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Publications / Blogs

Rocketing REGO prices create opportunity for meaningful change

REGO prices are rising, and system reform is on the way. It all points to a more transparent way of sourcing clean energy, says Jaron Reddy, UK & Ireland Manager at ENTRNCE.

The cost of Renewable Energy Guarantee of Origin (REGO) certificates hit a record high of £20 in October 2023. This represents a doubling in price since less than a year ago – in November 2022 REGOs were going for an average of £8.75. But the hike in price is even more startling when seen in a longer-term context. When analysts Cornwall Insight began their quarterly REGO pricing survey in December 2019, prices were comfortably below a pound per REGO. Going even further back, suppliers could snap them up for about 20p.

Businesses are taking control

There have long been reputational risks for businesses using REGO-backed tariffs to meet their climate targets (they make it too easy to accidentally overstate emissions reductions, jeopardising regulatory compliance). Now, with prices still rising, there is a huge financial risk, too.

On the other hand, organisations are finding that the business case for taking control of their energy supply is more attractive than ever. Investing in on-site assets means that they are visibly supporting the generation of new renewable infrastructure. Securing a Corporate Power Purchase Agreement (CPPA) also offers a layer of additionality. Using our data platform, the Matcher, we’re working with businesses to simulate which clean energy options best suit their half hourly consumption profile, so that they can take data-driven decisions on these big investments.

REGOs reform?

Amidst the price rises, we are still waiting to hear the Government’s next move on REGOs. This summer, it finally published the responses to its 2021 Call for Evidence on the energy retail market. The upshot was a clear consensus in favour of REGOs reform.

It asked if the system of retrospective annualised matching, where a unit of consumption could be matched to any unit of renewable energy generated in the past 12 months, is working. We have long argued that REGOs and the current system are not fit for purpose. And the majority of respondents agree with us. Most people said that the system is not clear enough to consumers, many of whom wrongly believe that choosing a “green” tariff means supporting the build-out of new renewable energy projects.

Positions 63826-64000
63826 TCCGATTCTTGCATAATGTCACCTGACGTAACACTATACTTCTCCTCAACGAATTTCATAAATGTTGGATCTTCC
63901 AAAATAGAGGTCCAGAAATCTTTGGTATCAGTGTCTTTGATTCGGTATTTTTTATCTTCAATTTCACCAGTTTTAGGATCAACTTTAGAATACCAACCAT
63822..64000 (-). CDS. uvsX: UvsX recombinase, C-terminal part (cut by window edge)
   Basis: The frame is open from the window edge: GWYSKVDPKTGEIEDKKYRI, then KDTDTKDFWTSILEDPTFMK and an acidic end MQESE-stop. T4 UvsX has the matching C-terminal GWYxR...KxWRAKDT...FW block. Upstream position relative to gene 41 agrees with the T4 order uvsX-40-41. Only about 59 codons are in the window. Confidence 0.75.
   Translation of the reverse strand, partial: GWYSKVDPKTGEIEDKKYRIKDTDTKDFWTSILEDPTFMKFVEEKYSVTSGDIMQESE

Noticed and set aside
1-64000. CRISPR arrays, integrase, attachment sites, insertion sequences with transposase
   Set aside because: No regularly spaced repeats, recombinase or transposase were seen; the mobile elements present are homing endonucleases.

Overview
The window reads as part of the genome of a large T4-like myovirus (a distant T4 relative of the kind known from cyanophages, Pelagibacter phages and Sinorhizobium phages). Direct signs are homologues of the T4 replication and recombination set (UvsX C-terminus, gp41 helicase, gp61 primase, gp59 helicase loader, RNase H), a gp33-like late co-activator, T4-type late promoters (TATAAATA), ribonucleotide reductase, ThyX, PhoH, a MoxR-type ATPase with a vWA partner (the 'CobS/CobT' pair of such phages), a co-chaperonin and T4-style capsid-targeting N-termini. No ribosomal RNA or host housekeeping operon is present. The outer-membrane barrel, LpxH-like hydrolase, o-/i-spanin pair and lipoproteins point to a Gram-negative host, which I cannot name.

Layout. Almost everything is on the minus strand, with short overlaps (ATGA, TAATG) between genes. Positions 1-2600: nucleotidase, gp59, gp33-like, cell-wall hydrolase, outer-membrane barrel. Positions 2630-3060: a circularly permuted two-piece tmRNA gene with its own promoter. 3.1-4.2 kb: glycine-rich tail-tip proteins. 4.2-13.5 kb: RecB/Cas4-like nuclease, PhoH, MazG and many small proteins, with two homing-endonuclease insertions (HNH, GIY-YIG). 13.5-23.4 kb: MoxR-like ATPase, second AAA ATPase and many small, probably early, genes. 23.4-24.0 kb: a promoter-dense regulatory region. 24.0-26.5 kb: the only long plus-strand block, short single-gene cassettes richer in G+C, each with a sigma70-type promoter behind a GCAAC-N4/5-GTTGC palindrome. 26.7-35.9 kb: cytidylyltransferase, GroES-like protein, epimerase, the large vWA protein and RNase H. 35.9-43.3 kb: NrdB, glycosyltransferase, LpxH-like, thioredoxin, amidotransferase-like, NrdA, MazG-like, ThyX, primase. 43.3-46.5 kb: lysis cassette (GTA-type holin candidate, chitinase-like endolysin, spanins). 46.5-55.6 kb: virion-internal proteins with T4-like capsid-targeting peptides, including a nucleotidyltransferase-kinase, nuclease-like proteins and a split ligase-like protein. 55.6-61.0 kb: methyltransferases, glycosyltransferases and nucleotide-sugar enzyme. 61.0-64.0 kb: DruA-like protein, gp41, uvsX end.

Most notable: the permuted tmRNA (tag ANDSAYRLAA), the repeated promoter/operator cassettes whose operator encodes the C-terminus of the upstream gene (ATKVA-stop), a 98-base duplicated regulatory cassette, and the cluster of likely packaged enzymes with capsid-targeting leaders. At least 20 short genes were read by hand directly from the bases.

The most common suggestions for reforming the energy retail market in the UK focused on the need for additionality. We need a way for consumer choices to send a clear market signal that leads to more renewable energy being produced. REGOs are currently not achieving this; there is little connection between consumption of REGO-backed “100% renewable” energy and the development of renewable assets.

Suggestions included introducing a ranking system for “green” tariffs, reflecting how much new generation they actually support. Many respondents emphasised the importance of data: better real-time information on the grid mix and half-hourly matching of consumption and generation. This is in line with what ENTRNCE has been calling for.

Can price rises drive change?

Respondents to the Call for Evidence felt that REGOs have historically been “too cheap to influence long-term investment decisions”. Some respondents felt that rising prices could turn REGOs into a more effective tool to drive investment – but only if the structure of the scheme changed to make them less of a blunt instrument. Supplying the evidence of energy sourcing on an annual basis is unlikely to drive change whatever the cost, but switching to a half-hourly basis could be a complete game-changer, in tandem with rising prices.

With prices set to rise even further (some industry experts expect prices to hit £30/MWh by Christmas) then perhaps REGOs could be part of a more effective energy market, if they can achieve this level of granularity and begin to offer the transparency of sourcing that customers need.

The Government says it is “now undertaking a broader review of the REGO scheme”. ENTRNCE will continue to call for an energy retail market that offers real transparency for consumers. We support a data-driven approach that gives energy users the chance to make genuinely informed choices on their consumption.